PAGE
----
Table of Contents
ISRN Applied Mathematics
Volume 2012, Article ID 536530, 9 pages
http://dx.doi.org/10.5402/2012/536530
Research Article

Strong Law of Large Numbers of the Offspring Empirical Measure for Markov Chains Indexed by Homogeneous Tree

College of Mathematics and Information Science, Wenzhou University, Zhejiang 325035, China

Received 24 December 2011; Accepted 26 January 2012

Academic Editors: K. Karamanos and E. Yee

Copyright © 2012 Huilin Huang. This is an open access article distributed under the Creative Commons Attribution License, which permits unrestricted use, distribution, and reproduction in any medium, provided the original work is properly cited.

Abstract

We study the limit law of the offspring empirical measure and for Markov chains indexed by homogeneous tree with almost everywhere convergence. Then we prove a Shannon-McMillan theorem with the convergence almost everywhere.

1. Introduction

A tree is a graph 𝐺={𝑇,𝐸} which is connected and contains no circuits, where 𝑇 and 𝐸 denote the vertex set and the edge set, respectively. Given any two vertices 𝛼𝛽𝑇, let 𝛼𝛽 be the unique path connecting 𝛼 and 𝛽. Define the graph distance 𝑑(𝛼,𝛽) to be the number of edges contained in the path 𝛼𝛽.

Let 𝐺 be an infinite tree with root 0. The set of all vertices with distance 𝑛 from the root is called the 𝑛th generation of 𝑇, which is denoted by 𝐿𝑛. We denote by 𝑇(𝑛) the union of the first 𝑛 generations of 𝑇. For each vertex 𝑡, there is a unique path from 0 to 𝑡, and |𝑡| for the number of edges on this path. We denote the first predecessor of 𝑡 by 1𝑡, the second predecessor of 𝑡 by 2𝑡 and denote by 𝑛𝑡 the 𝑛th predecessor of 𝑡. The degree of a vertex is defined to be the number of neighbors of it. If the degree sequence of a tree is uniformly bounded, we call the tree a uniformly bounded tree. Let 𝑑 be a positive integer. If every vertex of the tree has 𝑑 neighbors in the next generation, we say it Cayley tree, which is denoted by 𝑇𝐶,𝑑. Thus on Cayley tree, every vertex has degree 𝑑+1 except that the root index which has degree 𝑑. For any two vertices 𝑠 and 𝑡 of tree 𝑇, write 𝑠𝑡 if 𝑠 is on the unique path from the root 0 to 𝑡. We denote by 𝑠𝑡 the vertex farthest from 0 satisfying 𝑠𝑡𝑠 and 𝑠𝑡𝑡. 𝑋𝐴={𝑋𝑡,𝑡𝐴} and denote by |𝐴| the number of vertices of 𝐴.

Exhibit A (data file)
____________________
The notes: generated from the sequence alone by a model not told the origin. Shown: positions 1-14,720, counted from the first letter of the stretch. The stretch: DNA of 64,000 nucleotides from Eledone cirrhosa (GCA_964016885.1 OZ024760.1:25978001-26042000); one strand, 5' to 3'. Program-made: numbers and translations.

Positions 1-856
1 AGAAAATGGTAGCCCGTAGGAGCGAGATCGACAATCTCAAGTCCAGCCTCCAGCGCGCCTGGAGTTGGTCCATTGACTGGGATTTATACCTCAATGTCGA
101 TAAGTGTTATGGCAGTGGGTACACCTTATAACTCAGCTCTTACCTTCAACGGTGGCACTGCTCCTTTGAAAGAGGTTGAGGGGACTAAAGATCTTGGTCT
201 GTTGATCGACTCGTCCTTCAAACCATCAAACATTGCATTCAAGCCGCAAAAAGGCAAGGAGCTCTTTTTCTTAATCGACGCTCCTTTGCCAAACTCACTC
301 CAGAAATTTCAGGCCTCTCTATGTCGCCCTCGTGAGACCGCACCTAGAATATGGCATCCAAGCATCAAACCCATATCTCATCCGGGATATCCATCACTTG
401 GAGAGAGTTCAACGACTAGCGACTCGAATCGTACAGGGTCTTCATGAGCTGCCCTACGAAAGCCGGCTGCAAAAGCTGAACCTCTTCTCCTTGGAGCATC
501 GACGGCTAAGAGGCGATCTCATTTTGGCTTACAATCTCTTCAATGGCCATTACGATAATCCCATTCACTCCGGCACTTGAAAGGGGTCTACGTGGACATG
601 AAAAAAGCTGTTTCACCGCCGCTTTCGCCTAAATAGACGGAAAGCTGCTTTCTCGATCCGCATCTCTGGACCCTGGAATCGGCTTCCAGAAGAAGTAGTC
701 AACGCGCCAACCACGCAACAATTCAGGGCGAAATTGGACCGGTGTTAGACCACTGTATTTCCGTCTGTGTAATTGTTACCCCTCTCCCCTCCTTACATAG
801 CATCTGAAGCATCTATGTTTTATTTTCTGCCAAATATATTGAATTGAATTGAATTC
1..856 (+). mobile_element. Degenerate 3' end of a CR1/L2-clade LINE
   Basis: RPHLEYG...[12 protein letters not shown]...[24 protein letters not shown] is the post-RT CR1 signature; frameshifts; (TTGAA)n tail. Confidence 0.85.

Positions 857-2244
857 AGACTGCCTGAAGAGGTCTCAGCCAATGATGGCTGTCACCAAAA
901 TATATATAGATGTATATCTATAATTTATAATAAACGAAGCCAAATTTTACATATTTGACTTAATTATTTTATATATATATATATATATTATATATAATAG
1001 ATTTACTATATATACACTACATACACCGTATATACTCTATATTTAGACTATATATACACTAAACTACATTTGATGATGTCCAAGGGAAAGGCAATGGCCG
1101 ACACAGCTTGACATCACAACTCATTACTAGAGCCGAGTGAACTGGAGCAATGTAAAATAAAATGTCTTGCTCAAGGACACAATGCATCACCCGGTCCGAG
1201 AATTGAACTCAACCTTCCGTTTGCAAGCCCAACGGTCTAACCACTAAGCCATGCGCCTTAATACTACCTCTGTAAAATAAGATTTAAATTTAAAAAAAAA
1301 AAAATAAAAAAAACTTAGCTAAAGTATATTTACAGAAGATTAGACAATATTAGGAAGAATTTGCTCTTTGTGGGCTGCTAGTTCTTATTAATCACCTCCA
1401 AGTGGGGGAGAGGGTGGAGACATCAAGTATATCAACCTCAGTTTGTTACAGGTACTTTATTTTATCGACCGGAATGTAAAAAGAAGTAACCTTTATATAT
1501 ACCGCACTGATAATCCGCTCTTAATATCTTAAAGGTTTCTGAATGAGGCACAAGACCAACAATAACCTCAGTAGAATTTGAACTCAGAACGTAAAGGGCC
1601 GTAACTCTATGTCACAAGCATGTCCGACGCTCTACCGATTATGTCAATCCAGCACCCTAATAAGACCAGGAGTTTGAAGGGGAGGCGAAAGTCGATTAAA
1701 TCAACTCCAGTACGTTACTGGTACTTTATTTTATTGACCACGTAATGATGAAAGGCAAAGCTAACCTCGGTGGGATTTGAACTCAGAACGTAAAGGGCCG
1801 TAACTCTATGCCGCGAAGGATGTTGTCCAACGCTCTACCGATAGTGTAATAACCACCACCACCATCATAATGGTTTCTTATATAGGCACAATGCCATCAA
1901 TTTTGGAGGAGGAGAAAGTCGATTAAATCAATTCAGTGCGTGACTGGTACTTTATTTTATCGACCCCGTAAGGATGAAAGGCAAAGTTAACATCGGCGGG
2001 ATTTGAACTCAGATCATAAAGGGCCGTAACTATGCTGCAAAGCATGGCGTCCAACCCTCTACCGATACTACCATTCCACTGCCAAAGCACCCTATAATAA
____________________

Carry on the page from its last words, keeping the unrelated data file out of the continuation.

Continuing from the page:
Definition 1.1 (see [1]). Let 𝐺 be an infinite Cayley tree 𝑇𝐶,𝑑,𝑆 a finite state space, and {𝑋𝑡,𝑡𝑇} be a collection of S-valued random variables defined on probability space (Ω,,𝐏). Let 𝑝={𝑝(𝑥),𝑥𝑆}(1.1) be a distribution on 𝑆 and 𝑃=(𝑃(𝑦𝑥)),𝑥,𝑦𝑆,(1.2) be a stochastic matrix on 𝑆2. If for any vertex 𝑡, 𝐏𝑋𝑡=𝑦𝑋1𝑡=𝑥and𝑋𝑠for𝑡𝑠1𝑡𝑋=𝐏𝑡=𝑦𝑋1𝑡𝐏𝑋=𝑥=𝑃(𝑦𝑥)𝑥,𝑦𝑆,0=𝑥=𝑝(𝑥)𝑥𝑆,(1.3){𝑋𝑡, 𝑡𝑇} will be called S-valued Markov chains indexed by an infinite tree 𝐺 with the initial distribution (1.1) and transition matrix (1.2) or called tree-indexed Markov chains with state-space 𝑆. Furthermore, if transition matrix 𝑃 is ergodic, then we call {𝑋𝑡,𝑡𝑇} an ergodic Markov chains indexed by the infinite tree 𝑇.

The above definition is the extension of the definitions of Markov chain fields on trees (see [1, page 456] and [2]). In this paper, we always suppose that the tree-indexed Markov chain is ergodic.

The subject of tree-indexed processes is rather young. Benjamini and Peres [3] have given the notion of the tree-indexed Markov chains and studied the recurrence and ray-recurrence for them. Berger and Ye [4] have studied the existence of entropy rate for some stationary random fields on a homogeneous tree. Ye and Berger (see [5, 6]), by using Pemantle’s result [7] and a combinatorial approach, have studied the Shannon-McMillan theorem with convergence in probability for a PPG-invariant and ergodic random field on a homogeneous tree. Yang and Liu [8] have studied a strong law of large numbers for the frequency of occurrence of states for Markov chains fields on a homogeneous tree (a particular case of tree-indexed Markov chains and PPG-invariant random fields). Takacs (see [9]) have studied the strong law of large numbers for the univariate functions of finite Markov chains indexed by an infinite tree with uniformly bounded degree. Subsequently, Huang and Yang (see [10]) has studied the Shannon-McMillan theorem of finite homogeneous Markov chains indexed by a uniformly bounded infinite tree. Dembo et al., (see [11]) has showed the large deviation principle holds for the empirical offspring measure of Markov chains on random trees and demonstrated the explicit rate function, which is defined in terms of specific relative entropy (see [12]) and Cramér’s rate function.

In this paper, we study the strong law of large numbers for the offspring empirical measure and the Shannon-McMillan theorem with a.e. convergence for Markov chain fields on tree 𝑇𝐶,𝑑 by using a method similar to that of [10].

2. Statements of the Results

For every vertex 𝑡𝑇, the random vector of offspring states is defined as𝐂𝑡=𝑋1(𝑡),𝑋2(𝑡),,𝑋𝑑(𝑡)𝑆𝑑.(2.1)

Let 𝐜=(𝑐1,𝑐2,,𝑐𝑑) be a 𝑑-dimensional vector on 𝑆𝑑.

Now we also let the distribution (1.1) serve as the initial distribution. Define the offspring transition kernel 𝑄 from 𝑆 to 𝑆𝑑. We define the law 𝐏 of a tree-indexed process 𝑋 by the following rules.(i)The state of the root random variable 𝑋0 is determined by distribution (1.1).(ii)For every vertex 𝑡𝑇 with state 𝑥, the offspring states are given independently of everything else, by the offspring law 𝑄(𝑥) on 𝑆𝑑, where𝐂𝑄(𝐜𝑥)=𝑄𝑡=𝑐1,𝑐2,,𝑐𝑑𝑋𝑡==𝑥𝑑𝑖=1𝑃𝑐𝑖.𝑥(2.2) Here the last equation holds because of the property of conditional independence.